As for restoring old dry she'll make sure all the old wax is removed , treat the shell lightly with a high quality pure neatsfoot oil (Lexol N&F) , bone, brush and buff the shoes until they don't appear to be getting any shinier and then apply a coat of saphir cordovan creame either neutral or color as the case may be . Continue to bone brush and buff . Should be good to go

Thanks for your help. As I've written above, I will try the deer bone and see if it can improve the results obtained with the back of a spoon.

post #99 of 100
That's because it is .Under normal conditions it will be many years before you need any type of leather conditioner . The wax only deals with the surface of the shoe . That is is why every now and then an old pair will dry out (get old enough )to crack . Also the conditions under which the shoes spent their lives come into play . Consider a pair of nos stored on a dark shelf in New Orleans as opposed to the same ones stored the same way in Scottsdale Ariz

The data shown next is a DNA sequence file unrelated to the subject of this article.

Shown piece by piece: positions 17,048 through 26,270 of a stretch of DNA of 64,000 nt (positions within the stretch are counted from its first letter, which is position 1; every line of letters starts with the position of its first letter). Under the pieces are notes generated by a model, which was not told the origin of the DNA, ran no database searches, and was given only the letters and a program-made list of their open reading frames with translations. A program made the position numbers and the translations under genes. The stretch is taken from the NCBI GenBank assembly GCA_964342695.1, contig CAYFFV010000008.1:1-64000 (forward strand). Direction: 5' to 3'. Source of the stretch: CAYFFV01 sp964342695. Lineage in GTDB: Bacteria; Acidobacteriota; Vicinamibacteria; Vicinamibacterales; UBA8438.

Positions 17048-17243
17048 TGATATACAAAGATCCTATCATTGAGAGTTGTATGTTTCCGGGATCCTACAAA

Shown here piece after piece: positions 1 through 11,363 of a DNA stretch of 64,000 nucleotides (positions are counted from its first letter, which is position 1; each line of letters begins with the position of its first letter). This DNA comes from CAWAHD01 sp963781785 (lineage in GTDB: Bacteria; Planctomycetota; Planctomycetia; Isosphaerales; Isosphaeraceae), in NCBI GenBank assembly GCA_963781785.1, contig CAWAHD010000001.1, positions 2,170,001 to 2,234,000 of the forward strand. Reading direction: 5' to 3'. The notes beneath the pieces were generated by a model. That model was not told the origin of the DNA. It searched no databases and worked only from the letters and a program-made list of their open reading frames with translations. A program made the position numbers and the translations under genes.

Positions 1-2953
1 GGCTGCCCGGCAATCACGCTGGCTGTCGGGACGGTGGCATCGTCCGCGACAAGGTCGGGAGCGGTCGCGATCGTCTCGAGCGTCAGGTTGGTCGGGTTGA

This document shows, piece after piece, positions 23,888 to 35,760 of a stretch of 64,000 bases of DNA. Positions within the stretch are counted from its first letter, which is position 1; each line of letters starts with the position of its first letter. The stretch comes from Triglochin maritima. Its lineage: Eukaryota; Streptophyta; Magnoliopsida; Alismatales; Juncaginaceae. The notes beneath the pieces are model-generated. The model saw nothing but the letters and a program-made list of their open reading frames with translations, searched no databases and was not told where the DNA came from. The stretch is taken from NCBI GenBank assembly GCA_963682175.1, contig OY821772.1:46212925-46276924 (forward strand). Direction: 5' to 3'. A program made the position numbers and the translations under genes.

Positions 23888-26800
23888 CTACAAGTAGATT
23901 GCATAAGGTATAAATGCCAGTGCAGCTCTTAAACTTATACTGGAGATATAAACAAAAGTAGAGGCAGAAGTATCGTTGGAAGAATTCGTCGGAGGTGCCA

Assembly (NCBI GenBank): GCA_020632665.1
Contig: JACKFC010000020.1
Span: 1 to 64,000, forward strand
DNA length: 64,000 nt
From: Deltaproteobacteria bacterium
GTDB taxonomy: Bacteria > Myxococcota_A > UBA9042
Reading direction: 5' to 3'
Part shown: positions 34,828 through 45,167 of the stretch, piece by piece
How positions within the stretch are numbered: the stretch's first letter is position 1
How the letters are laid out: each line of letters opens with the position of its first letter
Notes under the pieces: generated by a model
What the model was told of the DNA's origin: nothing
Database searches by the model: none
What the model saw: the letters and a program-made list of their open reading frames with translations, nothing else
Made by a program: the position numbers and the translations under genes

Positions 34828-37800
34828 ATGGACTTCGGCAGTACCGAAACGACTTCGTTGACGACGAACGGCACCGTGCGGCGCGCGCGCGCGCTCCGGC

There are many manufactured items capable of lasting well past what is considered their normal useful lifetime but few if any manufacturers include detailed instructions on how to accomplish this . Just think about an automobile . See what I mean ?
You don't need any products for new pair of shell cordovan shoes . At least not for a number of years but when you do I personally would use one that conditions with neat afoot oil . Get a deer bone (arguably) a horse hair brush ,some rags and a can of wax that matches the color if the outside edge of the welt
Every time you remove your shoes :
1. Wipe them throughly and firmly with a barely damp rag
2.Brush for @ 2-5 min ea shoe with a horse hair brush
3.Buff to a shine with a flannel type cotton cloth
Every few wearings work the shoes over with the deer bone between steps 1&2
Remove scuffs as needed with deer bone
Wax welt edge to waterproof and improve appearance
It might be useful to have on hand a can of wax close to the color of the shoes in case it is needed to repair a large scuff buut not really necessary
post #100 of 100
Hi there,
I just purchased a pair of alden cordovans on ebay. The uppers are in good condition but it seems like someone used regular polish and they are all sticky and waxy now. Can u suggest a way to get rid of that polish? I tried rubbing alcohol in a small spot and it seemed to make it smooth...